NSC targets footwear

Sunday, October 31, 2004

GREENVILLE, S.C. - Medicare is developing a rule that would redefine who is qualified to fit and furnish therapeutic shoes, according to a CMS official, but those involved in the business say such a change will come as no surprise.

“Right now, if someone sends in an application and they check that they are doing diabetic shoes, I can guarantee that the National Supplier Clearinghouse is going to ask what the provider’s certification is,” said Denise Fletcher, an attorney with Brown and Fortunato. “I’ve had that happen [to my clients], and I have had to go back to them to say there is no rule out there on this.”

Kelly Pickens, an attorney with the Health Law Center in Greenville, S.C., said she has had a client who lost an administrative appeal and lost their Medicare supplier number because they were found to be unqualified to provide the shoes.

In that case, the provider originally received a favorable ruling from a hearing officer saying they were in compliance with Supplier Standards Four, 10 and 14. The NSC, however, fired back with an appeal saying there was also a violation of Standard One because the provider, who furnished therapeutic shoes, was not a podiatrist, orthotist or “other qualified individual.”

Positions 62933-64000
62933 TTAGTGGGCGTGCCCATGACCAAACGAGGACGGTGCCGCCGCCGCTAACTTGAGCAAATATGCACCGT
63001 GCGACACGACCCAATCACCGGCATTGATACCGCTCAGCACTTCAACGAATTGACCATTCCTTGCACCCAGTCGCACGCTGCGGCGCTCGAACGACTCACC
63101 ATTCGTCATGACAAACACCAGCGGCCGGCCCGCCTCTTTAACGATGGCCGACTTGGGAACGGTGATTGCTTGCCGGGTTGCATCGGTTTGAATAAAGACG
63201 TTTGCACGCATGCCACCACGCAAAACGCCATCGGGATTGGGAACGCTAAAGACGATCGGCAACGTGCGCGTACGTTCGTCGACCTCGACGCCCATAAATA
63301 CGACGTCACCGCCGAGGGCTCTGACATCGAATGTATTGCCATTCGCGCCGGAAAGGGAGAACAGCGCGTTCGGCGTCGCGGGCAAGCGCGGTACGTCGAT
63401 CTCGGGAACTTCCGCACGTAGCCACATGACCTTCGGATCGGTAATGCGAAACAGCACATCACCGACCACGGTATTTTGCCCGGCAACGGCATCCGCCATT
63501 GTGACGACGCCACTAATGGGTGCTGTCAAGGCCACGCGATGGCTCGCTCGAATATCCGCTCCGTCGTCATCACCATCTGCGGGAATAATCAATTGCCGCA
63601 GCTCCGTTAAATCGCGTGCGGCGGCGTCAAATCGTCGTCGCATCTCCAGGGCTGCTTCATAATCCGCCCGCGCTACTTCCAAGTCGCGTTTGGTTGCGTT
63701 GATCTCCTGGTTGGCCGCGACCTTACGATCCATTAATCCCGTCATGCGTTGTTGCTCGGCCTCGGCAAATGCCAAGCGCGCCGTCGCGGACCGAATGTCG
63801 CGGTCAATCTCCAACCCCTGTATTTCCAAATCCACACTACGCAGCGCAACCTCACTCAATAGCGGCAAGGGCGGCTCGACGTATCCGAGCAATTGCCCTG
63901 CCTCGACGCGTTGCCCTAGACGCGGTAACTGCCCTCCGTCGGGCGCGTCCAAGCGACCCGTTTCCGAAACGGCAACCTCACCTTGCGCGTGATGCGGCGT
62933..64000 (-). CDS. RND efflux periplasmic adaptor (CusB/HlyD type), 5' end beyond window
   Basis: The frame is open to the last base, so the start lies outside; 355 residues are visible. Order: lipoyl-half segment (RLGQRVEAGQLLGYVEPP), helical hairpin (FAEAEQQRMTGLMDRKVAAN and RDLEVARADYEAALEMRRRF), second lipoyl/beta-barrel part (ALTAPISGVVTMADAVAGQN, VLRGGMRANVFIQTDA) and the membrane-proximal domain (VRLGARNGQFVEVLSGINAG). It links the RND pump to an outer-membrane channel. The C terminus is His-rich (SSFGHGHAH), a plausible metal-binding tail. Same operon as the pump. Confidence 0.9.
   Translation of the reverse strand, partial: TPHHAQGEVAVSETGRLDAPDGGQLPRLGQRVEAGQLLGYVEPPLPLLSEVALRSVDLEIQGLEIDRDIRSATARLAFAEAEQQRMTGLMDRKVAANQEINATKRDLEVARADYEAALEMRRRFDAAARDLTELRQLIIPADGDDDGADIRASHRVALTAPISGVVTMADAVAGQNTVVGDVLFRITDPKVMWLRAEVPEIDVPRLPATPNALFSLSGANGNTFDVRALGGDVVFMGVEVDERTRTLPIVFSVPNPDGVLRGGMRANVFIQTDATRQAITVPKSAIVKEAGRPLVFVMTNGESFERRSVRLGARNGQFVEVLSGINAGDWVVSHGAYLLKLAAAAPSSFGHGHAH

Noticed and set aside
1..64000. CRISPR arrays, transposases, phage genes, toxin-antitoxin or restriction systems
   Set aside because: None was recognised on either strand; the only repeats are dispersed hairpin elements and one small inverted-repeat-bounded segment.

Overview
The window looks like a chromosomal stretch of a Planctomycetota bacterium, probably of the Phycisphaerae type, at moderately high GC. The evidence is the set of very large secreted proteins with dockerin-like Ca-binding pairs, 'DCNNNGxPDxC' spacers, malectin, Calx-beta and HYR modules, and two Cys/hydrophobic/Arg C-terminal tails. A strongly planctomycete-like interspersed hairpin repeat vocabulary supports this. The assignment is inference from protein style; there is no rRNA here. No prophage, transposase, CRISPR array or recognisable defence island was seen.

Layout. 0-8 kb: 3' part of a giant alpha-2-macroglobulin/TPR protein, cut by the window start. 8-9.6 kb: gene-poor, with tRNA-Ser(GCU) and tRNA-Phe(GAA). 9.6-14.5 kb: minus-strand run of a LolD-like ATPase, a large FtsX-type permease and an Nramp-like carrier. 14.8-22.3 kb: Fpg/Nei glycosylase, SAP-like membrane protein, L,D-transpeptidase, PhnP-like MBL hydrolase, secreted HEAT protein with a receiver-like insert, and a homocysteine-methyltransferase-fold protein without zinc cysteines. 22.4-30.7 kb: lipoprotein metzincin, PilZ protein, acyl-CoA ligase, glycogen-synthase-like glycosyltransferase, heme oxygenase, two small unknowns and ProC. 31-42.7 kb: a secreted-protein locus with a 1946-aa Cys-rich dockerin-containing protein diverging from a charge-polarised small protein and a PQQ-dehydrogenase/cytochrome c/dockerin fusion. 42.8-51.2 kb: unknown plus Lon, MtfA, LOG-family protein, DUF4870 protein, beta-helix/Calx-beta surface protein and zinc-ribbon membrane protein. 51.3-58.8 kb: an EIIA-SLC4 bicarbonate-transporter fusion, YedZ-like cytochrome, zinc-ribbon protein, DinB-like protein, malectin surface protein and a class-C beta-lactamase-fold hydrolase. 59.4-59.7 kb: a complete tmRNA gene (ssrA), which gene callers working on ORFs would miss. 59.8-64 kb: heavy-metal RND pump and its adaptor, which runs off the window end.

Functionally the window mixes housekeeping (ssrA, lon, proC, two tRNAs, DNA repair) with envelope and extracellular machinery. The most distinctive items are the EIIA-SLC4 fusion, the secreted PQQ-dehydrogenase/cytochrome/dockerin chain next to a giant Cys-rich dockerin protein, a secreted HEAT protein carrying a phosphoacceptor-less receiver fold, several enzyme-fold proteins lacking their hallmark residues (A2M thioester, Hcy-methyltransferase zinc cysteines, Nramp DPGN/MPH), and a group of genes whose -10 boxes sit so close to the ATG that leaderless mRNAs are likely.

“For [the NSC] to come along and say we are retroactively taking your number away because you haven’t complied with a rule we never communicated to you in the first place, that’s a big problem,” said Pickens.

The NSC did not return calls for this article.

In May, the NSC posted revised guidelines for diabetic shoes that limited who was qualified to furnish the product. While the current rule defines qualified suppliers as a podiatrist or other qualified individual - which has long been interpreted to include pharmacists and HMEs - the bulletin limited suppliers to podiatrists, pedorthotists, orthotists, prosthetitists or certified orthotic fitters. The change was quickly removed from the Web site, however, following questions of due process.

Medicare is now in the process of interpreting “other qualified individual,” said a CMS official in September. Although no publication date had been set, the change will be published as a Notice of Proposed Rulemaking and will include a comment period.

Until the issue is resolved, Pickens and Fletcher have been advising their clients to considering becoming BOC or ABC certified orthotic fitters or going through a pedorthotist program.

“My clients want to know what the rules are,” said Fletcher. “They say, ‘I’ll play by the rules, but just tell me what they are. Don’t hide them from me and don’t all of a sudden come and tell me I am doing it wrong after years in business.’”